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Blackened Blues

David English explores cost estimation by examining the MV Wakashio oil spill.

MV Wakashio oil spill

In July 2020, the MV Wakashio, a cargo vessel bound for Brazil, ran aground off the coast of Mauritius, causing an oil spill that would prove to be the worst environmental disaster in the country’s history. This spill and the damage that it caused, is far from unique. Every year, all around the world oil spill incidents occur wrecking extensive environmental and economic damage that is notoriously difficult to estimate and accurately recompense. In many cases the effects of such oil damages persist for decades, rendering waters unusable, destroying rare ecosystems, and bringing an abrupt end to ways of life that have existed for centuries. For a remote, densely populated island nation like Mauritius, the sea is an essential source for prosperity. The country’s blue economy captures some 10.5% of its GDP, a figure which doesn’t include the largely ocean-dependent tourism industry that employs one in five people. For the many people that rely upon these threatened waters, a question becomes apparent: When the waters run black, who do they turn to for aid?

Who should be held accountable?

Standard economic theory indicates that the costs of this spill should fall wholly on those private entities which caused them. Obligating polluters to internalise the costs of damages they have caused should lead to appropriate compensation, effective restoration projects, as well as more cautious corporate planning and operations into the future. This economic idealism has rarely been realised. Instead, throughout recent history, the role that public and private entities have to play in oil spill responses has been highly variable, as there are numerous limiting factors which prevent full private accountability.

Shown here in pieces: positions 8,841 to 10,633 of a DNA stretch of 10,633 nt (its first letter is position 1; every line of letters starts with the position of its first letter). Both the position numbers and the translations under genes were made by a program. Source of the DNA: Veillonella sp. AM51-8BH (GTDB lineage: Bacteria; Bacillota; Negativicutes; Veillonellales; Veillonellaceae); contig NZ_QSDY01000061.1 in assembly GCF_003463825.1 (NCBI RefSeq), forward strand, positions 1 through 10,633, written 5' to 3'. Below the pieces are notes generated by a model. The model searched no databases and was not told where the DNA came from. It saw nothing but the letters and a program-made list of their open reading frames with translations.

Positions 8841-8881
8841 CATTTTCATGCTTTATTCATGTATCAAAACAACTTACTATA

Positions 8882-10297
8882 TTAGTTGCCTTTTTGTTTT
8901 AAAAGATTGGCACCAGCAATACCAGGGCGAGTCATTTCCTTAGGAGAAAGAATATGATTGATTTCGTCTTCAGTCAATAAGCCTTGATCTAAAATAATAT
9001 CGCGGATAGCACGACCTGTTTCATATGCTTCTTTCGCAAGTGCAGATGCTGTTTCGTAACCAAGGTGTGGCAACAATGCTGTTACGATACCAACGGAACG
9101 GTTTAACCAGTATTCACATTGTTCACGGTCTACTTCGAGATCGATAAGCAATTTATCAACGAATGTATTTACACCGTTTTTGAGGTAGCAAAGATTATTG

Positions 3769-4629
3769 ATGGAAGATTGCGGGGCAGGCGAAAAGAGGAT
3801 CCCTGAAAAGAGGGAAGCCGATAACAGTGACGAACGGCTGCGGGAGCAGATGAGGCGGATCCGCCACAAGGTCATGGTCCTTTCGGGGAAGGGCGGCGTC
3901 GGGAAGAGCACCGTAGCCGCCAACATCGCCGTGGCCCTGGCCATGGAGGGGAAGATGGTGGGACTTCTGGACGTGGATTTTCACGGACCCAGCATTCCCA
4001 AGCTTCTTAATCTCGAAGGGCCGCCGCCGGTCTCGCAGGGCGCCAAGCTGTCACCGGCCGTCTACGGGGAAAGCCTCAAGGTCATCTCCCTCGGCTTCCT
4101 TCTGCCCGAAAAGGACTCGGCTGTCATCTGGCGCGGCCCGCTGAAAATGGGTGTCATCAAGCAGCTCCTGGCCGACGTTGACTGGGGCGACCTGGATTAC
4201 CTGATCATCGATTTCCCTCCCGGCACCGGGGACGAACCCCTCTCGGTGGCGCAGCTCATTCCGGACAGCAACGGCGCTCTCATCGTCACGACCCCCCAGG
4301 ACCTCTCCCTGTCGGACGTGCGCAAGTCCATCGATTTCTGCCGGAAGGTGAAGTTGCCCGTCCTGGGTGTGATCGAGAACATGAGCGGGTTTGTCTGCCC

Among these limiting factors is the misallocation of capital between public and private entities. Where governments typically hold physical capital that enables them to act as first responders to disasters, polluting firms typically hold substantial amounts of financial capital to fund and maintain these operations. As a low to middle income country already deep in  recession, evidence suggests Mauritius finds  itself lacking both forms of capital. In the immediate wake of the MV Wakashio oil spill,  lacking much needed government support, , thousands of volunteers took to the beaches for clean-up efforts, cutting off their own hair to make oil absorbent barriers. 

Cost estimation

The difficulties in seeking financial capital are compounded by the overwhelming task of estimating the extent of the damages done. Most economic indicators are immediately responsive to a shock of this magnitude; lower wages, lost revenues, and upticks in social welfare spending are some of the variables that can usually be aggregated to develop a preliminary estimate of a spill’s costs. In Mauritius’s case, however, the reliability of such metrics for damage appraisal are confounded due to the pandemic. For the many people already unemployed and the countless firms already mothballed before the spill, this shock doesn’t manifest into noticeable differences in their short-term income stream. As such, differentiating the impact of both of these shocks upon the economy is incredibly difficult. Total damage estimates are further complicated by the necessity of evaluating environmental costs, an issue with myriad, often-disputed estimation methodologies. 

Even allowing for a longer timescale, it is believed that damages from the majority of oil spills go underestimated, and those affected, by extension, go undercompensated. While Mitsui OSK Lines, the operator of the wrecked vessel, has already offered some $9.4 million USD (¥900 million) to be paid over the next several years, this amount reflects no real established damages, and was largely made as a show of good faith. Simultaneous to this display, however, are the efforts of a number of private actuaries and insurers working to limit the amount of private responsibility that can be established over this disaster.  

Though the vessel has been scuppered and the leaking stopped, the story of the Wakashio is still very much in its infancy. The frictions between public and private agencies yield unsatisfactory outcomes which more closely resemble a market failure than a resolution. Even as finances are obtained and rehabilitation projects developed, there are important social costs to oil spills which are often discounted and nearly impossible to quantify. For those communities that have had their lives and cultures inexorably affected  by the disaster, no amount of compensation will ever be enough to remove the stains of this disaster. 

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